A couple of weeks ago when Facebook finished rolling out Timeline we blogged about the inevitable and typically loathed platform overhauls that get thrown at us every once in a while. Thankfully, the recent layout changes that LinkedIn has undertaken haven’t been met with the same animosity.
When redesigning an interface, it’s important that users feel that the new interface is cleaner and easier to use than the previous. Of course it takes time to adjust to a new layout, but if it takes longer than a handful of uses, people will be less likely to embrace the change. This is a problem that Facebook is currently facing with many users feeling like Timeline is disorganized and cluttered. LinkedIn has made over their interface in a way that streamlines the page, giving off a more modern and sleek look.
The use of a darker and more neutral colour scheme has made the site look much more polished while still sticking to their brand colour blue for accents. These subtle changes have made the platform more inviting without confusing or alienating regular users.
Aesthetics aside, LinkedIn has also made some changes that make the site more useful to their users. The “LinkedIn Today” digest is more prominently placed at the very top of the homepage. You’ll see 3 new stories that have been recommended for you specifically, based on your industry and indicated interests. Clicking on “LinkedIn” today will take you to a larger compilation of relevant stories where you can really delve into what is trending in your industry and what people are saying about it.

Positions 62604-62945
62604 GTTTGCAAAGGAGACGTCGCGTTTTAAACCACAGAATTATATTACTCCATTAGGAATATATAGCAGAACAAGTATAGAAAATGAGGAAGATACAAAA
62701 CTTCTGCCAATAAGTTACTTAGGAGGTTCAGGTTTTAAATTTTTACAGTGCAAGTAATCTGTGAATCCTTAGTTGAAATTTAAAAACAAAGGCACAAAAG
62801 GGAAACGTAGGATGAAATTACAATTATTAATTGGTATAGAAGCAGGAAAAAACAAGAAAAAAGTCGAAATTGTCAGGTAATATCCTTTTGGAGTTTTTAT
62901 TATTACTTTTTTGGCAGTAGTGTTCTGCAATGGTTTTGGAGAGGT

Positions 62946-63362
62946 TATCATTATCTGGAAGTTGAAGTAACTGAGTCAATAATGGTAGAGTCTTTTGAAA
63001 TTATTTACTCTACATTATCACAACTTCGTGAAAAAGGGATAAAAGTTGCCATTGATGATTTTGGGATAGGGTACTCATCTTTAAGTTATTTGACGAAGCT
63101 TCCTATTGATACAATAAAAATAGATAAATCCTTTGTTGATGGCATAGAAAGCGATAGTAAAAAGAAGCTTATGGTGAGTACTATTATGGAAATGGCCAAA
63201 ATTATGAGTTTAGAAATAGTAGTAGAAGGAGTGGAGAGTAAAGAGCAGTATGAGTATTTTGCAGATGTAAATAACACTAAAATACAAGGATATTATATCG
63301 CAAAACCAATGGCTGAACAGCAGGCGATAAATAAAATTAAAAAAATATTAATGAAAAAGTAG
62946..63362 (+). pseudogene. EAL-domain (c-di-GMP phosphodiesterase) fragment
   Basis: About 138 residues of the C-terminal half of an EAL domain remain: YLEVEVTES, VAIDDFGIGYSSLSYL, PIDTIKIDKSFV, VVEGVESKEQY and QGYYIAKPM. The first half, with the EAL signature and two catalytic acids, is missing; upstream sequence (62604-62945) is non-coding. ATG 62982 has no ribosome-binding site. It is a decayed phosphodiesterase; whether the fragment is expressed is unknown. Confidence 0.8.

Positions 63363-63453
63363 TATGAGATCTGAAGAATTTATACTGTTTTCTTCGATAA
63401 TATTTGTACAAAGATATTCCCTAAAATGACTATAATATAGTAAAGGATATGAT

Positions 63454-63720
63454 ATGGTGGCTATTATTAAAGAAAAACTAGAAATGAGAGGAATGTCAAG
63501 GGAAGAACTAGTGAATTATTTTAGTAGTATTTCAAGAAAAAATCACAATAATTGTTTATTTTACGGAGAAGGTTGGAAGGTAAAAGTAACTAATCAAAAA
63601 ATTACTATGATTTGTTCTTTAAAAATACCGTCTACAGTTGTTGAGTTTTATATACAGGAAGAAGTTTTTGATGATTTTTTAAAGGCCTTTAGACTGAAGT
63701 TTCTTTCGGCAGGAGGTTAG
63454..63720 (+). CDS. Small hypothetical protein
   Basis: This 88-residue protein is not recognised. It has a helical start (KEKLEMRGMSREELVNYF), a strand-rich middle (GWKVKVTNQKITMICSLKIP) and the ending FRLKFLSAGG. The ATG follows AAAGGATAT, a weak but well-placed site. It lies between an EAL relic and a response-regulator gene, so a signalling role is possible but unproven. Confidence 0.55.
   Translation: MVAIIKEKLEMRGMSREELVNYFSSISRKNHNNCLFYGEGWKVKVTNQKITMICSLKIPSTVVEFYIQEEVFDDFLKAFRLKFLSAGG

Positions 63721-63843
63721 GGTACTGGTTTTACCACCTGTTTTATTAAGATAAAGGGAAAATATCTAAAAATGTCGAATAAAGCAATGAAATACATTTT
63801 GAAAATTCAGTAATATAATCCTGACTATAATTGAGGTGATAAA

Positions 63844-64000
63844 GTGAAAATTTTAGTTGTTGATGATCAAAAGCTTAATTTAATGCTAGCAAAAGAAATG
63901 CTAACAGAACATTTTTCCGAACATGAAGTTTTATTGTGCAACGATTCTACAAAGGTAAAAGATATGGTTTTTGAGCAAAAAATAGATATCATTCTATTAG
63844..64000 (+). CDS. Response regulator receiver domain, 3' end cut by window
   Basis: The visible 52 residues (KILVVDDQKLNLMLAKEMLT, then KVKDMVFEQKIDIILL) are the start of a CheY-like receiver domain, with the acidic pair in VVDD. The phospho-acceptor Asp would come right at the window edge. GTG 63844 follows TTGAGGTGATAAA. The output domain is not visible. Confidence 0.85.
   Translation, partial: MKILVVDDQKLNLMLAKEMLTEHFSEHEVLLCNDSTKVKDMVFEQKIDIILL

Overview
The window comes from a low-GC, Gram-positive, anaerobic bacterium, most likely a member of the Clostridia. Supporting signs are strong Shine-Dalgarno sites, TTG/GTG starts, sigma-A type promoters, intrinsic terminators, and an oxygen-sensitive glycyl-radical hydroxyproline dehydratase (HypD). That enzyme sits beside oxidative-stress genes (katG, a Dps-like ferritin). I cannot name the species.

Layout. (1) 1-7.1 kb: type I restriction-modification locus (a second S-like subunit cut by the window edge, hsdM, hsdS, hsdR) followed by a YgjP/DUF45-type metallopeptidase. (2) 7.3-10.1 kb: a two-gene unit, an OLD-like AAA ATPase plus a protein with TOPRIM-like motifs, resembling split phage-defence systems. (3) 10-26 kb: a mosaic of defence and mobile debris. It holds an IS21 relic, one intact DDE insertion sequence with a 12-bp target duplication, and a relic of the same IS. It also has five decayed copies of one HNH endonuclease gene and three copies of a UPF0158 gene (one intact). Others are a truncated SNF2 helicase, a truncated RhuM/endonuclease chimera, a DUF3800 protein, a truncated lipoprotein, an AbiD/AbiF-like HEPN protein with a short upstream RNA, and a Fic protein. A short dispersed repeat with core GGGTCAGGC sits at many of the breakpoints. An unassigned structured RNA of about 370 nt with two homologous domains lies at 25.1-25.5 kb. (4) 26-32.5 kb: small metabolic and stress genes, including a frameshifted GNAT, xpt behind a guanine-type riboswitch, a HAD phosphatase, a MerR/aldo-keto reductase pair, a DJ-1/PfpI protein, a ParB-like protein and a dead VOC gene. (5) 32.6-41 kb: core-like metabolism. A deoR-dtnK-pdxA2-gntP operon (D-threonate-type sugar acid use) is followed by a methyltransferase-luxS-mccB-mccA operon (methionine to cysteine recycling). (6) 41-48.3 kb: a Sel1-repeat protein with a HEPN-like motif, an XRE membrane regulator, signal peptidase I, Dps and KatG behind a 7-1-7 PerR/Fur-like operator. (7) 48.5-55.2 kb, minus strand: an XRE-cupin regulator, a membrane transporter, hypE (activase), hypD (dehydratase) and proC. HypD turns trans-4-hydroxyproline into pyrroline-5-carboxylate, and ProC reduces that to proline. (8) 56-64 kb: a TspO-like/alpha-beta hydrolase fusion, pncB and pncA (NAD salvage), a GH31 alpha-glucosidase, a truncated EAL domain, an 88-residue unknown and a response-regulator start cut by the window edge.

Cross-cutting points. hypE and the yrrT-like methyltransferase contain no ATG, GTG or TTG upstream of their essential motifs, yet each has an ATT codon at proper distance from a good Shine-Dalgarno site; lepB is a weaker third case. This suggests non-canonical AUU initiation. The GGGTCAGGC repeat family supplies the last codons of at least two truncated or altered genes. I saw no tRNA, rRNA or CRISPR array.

You’ll also see more updates from your network and companies you follow, directly underneath the news section. You’ll be the first to know when one of your contacts starts a new role—a great time to engage. Use the drop down menu to filter this stream and drill down into something specific. For example, if you want to see the content that people have been sharing this week, choose “Shares”. If you want ideas for a great new group to join, filter by “Groups”.
And last but certainly not least, surely LinkedIn knew they couldn’t implement a layout overhaul in 2012 and not improve the use of images. With the shift towards more visually-oriented designs, LinkedIn has made embedded images in posts larger. Capture your network’s attention by drawing the eye towards image, if possible and relevant, in your updates.
To stay updated on the newest changes, read our post about the new company pages here.